Define ‘Catalog’: Warner Music Picking the Songs for eMusic

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Want a major label content deal, and the big-name catalog that comes with it?

Then prepare to make some concessions.  In the recent deal between Warner Music Group and eMusic, it turns out that Warner labels are picking which artists and songs will appear on the site, instead of the other way around.

That spells a combination of catalog classics and newer, pop-driven artists.  “Yes, the labels are making the inclusion decisions,” eMusic representative Cathy Halgas Nevins told Digital Music News, while also noting that the company has been “doing it that way since we added Sony [Music Entertainment].”  Once the content is ingested, eMusic then chooses which material to feature and curate.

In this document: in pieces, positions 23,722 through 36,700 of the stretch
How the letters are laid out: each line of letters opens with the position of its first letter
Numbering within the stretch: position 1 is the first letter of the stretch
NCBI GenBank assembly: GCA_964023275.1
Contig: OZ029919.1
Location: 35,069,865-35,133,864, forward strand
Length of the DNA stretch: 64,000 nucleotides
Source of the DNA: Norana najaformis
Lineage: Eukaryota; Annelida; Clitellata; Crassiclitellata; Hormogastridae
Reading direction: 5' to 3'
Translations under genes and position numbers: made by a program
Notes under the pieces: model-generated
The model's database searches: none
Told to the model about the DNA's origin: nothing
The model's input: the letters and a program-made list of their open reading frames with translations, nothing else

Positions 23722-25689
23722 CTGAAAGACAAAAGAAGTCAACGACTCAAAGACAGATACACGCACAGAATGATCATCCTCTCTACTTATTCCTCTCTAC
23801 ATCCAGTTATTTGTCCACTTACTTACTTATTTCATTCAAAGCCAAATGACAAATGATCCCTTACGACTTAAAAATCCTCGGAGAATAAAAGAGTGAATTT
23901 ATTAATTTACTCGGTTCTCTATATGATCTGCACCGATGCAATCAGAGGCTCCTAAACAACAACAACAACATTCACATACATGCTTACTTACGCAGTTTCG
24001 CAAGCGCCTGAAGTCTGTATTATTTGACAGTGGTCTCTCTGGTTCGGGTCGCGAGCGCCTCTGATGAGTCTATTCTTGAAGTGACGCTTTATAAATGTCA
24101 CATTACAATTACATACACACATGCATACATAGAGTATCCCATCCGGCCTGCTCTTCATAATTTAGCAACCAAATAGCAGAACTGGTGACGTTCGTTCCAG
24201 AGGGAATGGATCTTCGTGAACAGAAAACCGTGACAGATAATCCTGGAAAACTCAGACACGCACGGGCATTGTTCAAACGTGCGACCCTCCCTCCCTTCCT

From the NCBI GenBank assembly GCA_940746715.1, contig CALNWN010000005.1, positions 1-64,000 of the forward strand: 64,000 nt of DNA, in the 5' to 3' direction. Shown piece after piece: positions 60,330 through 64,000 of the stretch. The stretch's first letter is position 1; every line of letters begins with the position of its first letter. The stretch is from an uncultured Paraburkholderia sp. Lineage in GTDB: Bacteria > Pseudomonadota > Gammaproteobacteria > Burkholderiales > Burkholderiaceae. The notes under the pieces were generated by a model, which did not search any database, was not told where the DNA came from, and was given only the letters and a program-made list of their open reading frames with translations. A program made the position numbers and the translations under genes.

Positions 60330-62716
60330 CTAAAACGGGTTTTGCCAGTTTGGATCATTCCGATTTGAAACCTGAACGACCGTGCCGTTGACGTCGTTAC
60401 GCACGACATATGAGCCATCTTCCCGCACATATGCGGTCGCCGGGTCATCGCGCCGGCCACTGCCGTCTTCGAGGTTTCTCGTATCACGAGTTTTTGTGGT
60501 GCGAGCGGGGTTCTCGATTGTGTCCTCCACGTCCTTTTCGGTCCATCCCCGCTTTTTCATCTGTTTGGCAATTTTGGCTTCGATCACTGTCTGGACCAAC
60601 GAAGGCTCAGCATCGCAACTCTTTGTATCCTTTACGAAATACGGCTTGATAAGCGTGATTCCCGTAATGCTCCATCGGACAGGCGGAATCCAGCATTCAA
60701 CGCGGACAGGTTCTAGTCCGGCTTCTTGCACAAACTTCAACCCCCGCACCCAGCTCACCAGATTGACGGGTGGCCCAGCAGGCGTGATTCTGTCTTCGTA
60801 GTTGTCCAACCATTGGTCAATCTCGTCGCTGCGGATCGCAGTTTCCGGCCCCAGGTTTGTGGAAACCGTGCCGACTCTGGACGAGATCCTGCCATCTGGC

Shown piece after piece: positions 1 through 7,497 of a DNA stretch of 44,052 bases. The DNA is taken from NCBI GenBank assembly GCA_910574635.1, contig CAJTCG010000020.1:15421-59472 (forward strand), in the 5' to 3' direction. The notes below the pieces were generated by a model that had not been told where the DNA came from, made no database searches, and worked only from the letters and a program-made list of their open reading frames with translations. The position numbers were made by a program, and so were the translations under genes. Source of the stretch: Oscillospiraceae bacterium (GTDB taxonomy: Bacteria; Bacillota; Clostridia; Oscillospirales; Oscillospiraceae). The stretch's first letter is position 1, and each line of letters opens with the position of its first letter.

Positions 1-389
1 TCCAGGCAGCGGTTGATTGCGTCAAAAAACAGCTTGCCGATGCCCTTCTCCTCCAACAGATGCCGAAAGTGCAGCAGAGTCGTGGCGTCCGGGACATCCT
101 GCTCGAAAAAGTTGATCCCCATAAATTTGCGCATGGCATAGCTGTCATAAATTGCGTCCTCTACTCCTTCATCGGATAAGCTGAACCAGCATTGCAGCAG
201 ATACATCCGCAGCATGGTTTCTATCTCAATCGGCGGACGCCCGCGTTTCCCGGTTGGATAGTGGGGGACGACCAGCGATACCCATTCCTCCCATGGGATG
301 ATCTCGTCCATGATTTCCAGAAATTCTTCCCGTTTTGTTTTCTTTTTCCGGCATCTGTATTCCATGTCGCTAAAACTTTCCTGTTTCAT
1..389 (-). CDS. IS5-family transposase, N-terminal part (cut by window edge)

That type of content arrangement is hardly a concern with independent label partners, especially if users stumble upon obscure, back-catalog gems.  But after the Sony announcement last year, longtime eMusic users were probably a bit surprised to find content from Britney Spears, Will Smith, Michael Bolton, and Kenny G.

Others were less-than-thrilled to discover a sudden shift in pricing, one less favorable to users and suspiciously timed alongside the Sony deal announcement.

What next?  The big-label arrangements mark a shift from the indie attitude that eMusic built its reputation upon.  But eMusic is pushing beyond its niche boundaries, courting bigger deals, and, for that matter, considering its exit options.  Now, the question is whether eMusic can hold onto its core audience in the process, or suffer from mainstream dilution.